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(Reuters) — Six Volkswagen investors filed a case against the carmaker this week for refusing to discuss at its annual general meeting whether its lobbying activities could threaten their investments, the investors said.
The investors — Swedish public pension funds AP7, AP2, AP3, AP4, Danish AkademikerPension and the Church of England Pensions Board — allege that the automaker's lobbying via its membership of automotive and business associations runs counter to its public messaging on the importance of the green transition.
This exposes the company, and their investments — representing around 0.1% of Volkswagen shares — to operational and reputational damage, they argued in a statement.
While Volkswagen does disclose its trade association memberships, the investors have previously said it should go further and say whether the associations’ aims are compatible with the car manufacturer’s emissions-cutting targets.
The case, filed at the Braunschweig court in Germany, will test whether companies have the right under German corporate law to refuse to include an item on an AGM agenda and whether Volkswagen can keep it off next year’s agenda as well.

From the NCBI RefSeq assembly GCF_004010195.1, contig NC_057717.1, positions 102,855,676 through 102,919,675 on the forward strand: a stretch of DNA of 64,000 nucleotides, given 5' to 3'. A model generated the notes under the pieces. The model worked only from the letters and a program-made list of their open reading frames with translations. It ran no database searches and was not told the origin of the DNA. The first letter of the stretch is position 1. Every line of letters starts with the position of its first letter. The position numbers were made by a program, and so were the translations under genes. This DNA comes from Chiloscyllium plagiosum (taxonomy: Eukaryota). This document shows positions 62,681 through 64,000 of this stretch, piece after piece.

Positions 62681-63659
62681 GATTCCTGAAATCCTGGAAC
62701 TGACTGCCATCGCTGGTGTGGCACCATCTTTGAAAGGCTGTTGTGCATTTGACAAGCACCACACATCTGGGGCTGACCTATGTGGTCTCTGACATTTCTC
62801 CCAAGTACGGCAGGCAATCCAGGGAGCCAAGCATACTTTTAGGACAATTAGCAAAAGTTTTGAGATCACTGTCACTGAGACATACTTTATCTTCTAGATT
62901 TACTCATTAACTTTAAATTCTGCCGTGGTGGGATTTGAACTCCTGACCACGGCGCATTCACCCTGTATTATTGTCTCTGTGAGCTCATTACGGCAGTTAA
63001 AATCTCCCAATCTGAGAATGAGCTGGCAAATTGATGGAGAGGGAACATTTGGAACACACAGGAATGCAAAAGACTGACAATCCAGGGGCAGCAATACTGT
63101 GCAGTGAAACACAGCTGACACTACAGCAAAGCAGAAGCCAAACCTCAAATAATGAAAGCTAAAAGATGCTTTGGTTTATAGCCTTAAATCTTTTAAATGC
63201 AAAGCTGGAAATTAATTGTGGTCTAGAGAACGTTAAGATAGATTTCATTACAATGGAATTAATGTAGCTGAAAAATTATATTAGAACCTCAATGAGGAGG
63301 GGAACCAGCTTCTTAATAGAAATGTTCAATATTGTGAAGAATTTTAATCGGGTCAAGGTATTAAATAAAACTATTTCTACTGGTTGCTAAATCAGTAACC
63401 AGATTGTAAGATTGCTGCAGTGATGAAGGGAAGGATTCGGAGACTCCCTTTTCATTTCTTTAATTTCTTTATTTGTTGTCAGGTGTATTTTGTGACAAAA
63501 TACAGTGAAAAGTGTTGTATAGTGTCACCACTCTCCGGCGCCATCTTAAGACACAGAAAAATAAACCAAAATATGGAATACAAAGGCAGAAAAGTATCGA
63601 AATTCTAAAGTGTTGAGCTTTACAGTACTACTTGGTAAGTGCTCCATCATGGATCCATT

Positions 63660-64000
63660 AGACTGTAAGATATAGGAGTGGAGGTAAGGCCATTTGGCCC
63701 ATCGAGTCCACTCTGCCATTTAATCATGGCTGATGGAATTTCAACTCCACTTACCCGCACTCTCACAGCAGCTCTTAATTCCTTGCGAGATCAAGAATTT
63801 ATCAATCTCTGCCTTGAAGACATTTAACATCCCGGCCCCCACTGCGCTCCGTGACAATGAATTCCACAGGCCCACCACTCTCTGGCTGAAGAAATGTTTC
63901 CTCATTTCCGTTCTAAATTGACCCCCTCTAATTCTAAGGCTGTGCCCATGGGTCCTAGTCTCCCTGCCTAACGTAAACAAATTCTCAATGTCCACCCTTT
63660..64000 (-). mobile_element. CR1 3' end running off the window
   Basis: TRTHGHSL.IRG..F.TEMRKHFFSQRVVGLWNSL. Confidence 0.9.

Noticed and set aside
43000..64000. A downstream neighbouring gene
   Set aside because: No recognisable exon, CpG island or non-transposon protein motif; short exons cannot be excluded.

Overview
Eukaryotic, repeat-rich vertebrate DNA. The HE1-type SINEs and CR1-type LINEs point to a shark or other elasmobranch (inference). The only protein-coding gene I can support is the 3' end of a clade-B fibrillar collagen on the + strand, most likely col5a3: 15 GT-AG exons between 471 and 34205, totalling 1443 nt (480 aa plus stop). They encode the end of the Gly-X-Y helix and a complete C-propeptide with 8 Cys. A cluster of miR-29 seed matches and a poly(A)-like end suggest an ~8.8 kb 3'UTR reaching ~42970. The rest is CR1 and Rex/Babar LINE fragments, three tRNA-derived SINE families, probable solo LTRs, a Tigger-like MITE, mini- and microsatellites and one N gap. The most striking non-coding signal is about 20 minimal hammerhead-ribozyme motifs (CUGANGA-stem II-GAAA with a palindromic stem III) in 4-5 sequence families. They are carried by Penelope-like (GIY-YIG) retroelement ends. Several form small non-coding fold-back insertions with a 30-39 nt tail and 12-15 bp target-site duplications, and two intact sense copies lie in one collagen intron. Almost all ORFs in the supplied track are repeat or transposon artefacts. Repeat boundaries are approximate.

A spokesperson for Volkswagen said that adding the provision under discussion to the articles of incorporation would interfere with the executive board's management authority in an inadmissible way, so could not be solved in an AGM.
“We share the view that aspects relevant to climate protection deserve even higher priority in reporting and are currently considering various approaches,” the spokesperson added.
“It is worrying that our shareholder right to contribute to the annual meeting agenda has been refused. As a result, we felt the need to go to court to clarify this grey area for corporate law in Germany,” Emma Henningson of AP7 said.